High Intensity Training (HIT’s) the pros and the cons

By Jasmine Wing

If you have a short attention span and prefer an ‘in and out’ approach when it comes to your workout, then high intensity training may be perfect for you. However, besides the masses of great benefits, it also has its shortfalls.
When participating in moderate-extreme exercise, your body somewhat panics. It has a survival mechanism, which I am sure you are familiar with called fight or flight. This means your body releases cortisol and adrenaline that supplies your body with energy and strength to either fight off the enemy or run away from adversary. Either way your body, when FORCED, will find the energy from the back burner to avoid danger.

…the benefits;

• Afterburn:
One great benefit to this type of workout is called the ‘afterburn’. Research suggests that you will have a much greater afterburn effect when you do 5 rounds of 30 second sprints than if you were to jog for 30 minutes. This all sounds great right? Cortisol that is released when training intensely aids the metabolism of fat in the body and increases your resting metabolic rate. This means your ‘fat burning machine’ is working faster than it usually would.
“When your body is pushed during exercise, it can take up to three days for your metabolism to return to ‘normal’,” says Victor Zammit, professor of metabolic biochemistry at Warwick University.
• For a healthier heart:
Interestingly after either a HEAVY lifting session or HIGH INTENSITY workout, your body requires more oxygen afterwards to recover. This improves your cardiorespiratory endurance (heart and respiratory system). It also helps your heart to become stronger by promoting faster cardiac output. Both workouts help to activate your fast twitch muscle fibres, which cause muscle growth and weight loss.
• Quick and simple:
High-intensity interval training can be really beneficial for those with limited time such as lunch breaks or morning sessions before work. Ticking all the boxes for convenience and are successful at increasing fitness, rapid weight loss and muscle building. What’s not to love?
• Supress that hungry feeling:
For some, the bonuses of sprints, circuits and so on, far outweigh the bad. For example the fact that HITs supress your appetite can be very appealing for those of us trying to lose weight. If your drawback is that insatiable appetite then look no further, research has shown that HIIT reduces appetite unlike those hour long spin classes that leave you feeling starving. A study in Western Australia showed that those who performed high intensity exercise consumed fewer calories. They were simply less hungry after doing HITT. This is because it reduces the amount of hunger hormone, ghrelin.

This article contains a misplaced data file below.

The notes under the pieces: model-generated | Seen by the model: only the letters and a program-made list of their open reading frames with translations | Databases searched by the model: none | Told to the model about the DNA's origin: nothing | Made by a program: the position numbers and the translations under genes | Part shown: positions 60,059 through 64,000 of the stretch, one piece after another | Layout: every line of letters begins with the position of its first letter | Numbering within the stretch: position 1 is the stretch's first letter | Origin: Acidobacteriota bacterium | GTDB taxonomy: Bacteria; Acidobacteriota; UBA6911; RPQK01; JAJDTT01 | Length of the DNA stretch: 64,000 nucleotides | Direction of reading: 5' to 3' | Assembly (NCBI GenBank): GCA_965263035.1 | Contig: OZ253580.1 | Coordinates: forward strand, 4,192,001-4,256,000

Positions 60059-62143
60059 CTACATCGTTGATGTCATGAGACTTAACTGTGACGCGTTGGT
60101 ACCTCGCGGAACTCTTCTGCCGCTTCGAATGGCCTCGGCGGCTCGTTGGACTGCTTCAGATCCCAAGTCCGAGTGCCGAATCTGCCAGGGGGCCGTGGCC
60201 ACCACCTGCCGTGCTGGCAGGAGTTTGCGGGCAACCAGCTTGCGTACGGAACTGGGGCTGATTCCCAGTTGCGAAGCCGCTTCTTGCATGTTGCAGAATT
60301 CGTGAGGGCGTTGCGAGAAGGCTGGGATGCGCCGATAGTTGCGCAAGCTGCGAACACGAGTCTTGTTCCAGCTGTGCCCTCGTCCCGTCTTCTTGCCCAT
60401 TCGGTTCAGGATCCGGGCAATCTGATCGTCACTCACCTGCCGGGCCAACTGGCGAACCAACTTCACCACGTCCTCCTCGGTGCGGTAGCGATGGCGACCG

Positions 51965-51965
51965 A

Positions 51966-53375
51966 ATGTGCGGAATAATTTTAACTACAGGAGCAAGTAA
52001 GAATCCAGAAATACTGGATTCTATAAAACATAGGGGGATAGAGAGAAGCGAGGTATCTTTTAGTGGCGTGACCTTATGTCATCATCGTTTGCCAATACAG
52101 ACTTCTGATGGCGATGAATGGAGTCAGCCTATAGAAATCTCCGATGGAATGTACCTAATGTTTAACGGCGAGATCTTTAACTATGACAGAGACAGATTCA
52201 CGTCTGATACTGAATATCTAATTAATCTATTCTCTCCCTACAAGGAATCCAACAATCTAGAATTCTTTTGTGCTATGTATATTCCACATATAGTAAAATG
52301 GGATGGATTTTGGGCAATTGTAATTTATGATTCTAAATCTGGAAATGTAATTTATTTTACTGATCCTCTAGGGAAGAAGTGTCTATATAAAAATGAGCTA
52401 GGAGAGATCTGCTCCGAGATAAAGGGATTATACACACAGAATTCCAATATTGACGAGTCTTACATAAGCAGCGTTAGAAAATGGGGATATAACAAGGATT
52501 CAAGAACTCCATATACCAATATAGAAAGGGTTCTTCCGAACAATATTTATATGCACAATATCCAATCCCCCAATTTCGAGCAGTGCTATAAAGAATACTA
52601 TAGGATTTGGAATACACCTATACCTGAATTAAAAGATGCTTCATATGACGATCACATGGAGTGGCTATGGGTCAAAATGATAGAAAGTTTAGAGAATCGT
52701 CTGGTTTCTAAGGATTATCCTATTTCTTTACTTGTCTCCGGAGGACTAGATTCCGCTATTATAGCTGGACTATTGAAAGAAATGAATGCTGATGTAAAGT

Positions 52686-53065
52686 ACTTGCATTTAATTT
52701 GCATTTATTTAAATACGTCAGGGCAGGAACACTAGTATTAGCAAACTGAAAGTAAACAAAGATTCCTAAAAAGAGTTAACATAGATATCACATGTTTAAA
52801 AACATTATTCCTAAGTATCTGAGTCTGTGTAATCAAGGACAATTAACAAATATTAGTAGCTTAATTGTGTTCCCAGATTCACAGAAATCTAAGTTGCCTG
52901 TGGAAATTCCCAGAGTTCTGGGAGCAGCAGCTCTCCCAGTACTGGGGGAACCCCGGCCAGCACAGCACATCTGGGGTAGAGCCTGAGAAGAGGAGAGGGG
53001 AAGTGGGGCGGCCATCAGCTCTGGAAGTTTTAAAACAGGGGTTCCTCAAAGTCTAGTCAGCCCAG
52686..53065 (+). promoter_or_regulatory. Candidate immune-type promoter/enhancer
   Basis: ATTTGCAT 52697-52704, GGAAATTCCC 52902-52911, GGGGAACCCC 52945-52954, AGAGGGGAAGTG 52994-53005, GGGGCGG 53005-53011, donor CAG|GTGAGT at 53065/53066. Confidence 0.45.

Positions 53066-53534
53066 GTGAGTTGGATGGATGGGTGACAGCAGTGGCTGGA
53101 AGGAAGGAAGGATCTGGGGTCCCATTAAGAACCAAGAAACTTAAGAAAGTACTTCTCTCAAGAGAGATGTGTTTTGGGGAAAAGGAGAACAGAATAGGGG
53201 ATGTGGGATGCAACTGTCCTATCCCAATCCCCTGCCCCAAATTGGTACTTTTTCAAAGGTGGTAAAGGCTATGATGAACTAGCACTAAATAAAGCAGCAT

…the downsideafterburn Or is it just a myth?
On the contrary, many believe that the after burn idea is just a myth and real weight loss can simply be achieved when your energy expenditure is greater than your energy intake. Unlike in financial terms, weight loss is merely achieved when your outgoings (calories burnt) are higher than you ingoings’ (your food).

• Feel the burn:
As part of your body’s response to stress, inflammation is reduced by suppressing the immune system. Then when you relax and your stress hormone levels normalise, the pain will come on strong! This can be dangerous, if you are someone who likes to hit the gym hard until you feel the ‘burn’, with a ‘no pain-no gain’, attitude then you are at risk of overdoing it. You may go a lot harder because you don’t feel anything in the moment. Let me assure you, from personal experience, the day after you may be feeling a bit regretful.

• Tiring stuff:
When carrying out HIT’s it important to know that interval training can be really tough on your body. If you perform high intensity training too often and consecutively without allowing your body enough time to recovery and the correct diet then you will most certainly feel drained and at are risk of overtraining. One snag is although fast twitch muscle fibres produce better burst of speed, they also tire more quickly. High intensity workouts really can cause fatigue – not great for those long days at work or studying.

• Correct form is crucial:
Popularity of box jumps and exercises such as burpees has been increasing and I am most certainly included in the love, hate relationship with those intense exercises however if performed without proper technique I am well aware of their potential danger. They cause damage to joints, hips, knees and ankles. They also increase the likelihood of injuries. Jumping down from a box jump causes unwanted strain on joints and muscles. If you are ever unsure about your form or technique never hesitate to ask a personal trainer, it is much better to feel a fool for asking than laying on the gym floor tears after hurting yourself.

• Warning:
My final point; it is not well advertised but this type of training it is not something advised for beginners. Sprinting requires the highest rate of energy supply and demands a lot from your body. So don’t go throwing yourself into something too hard, too quickly!

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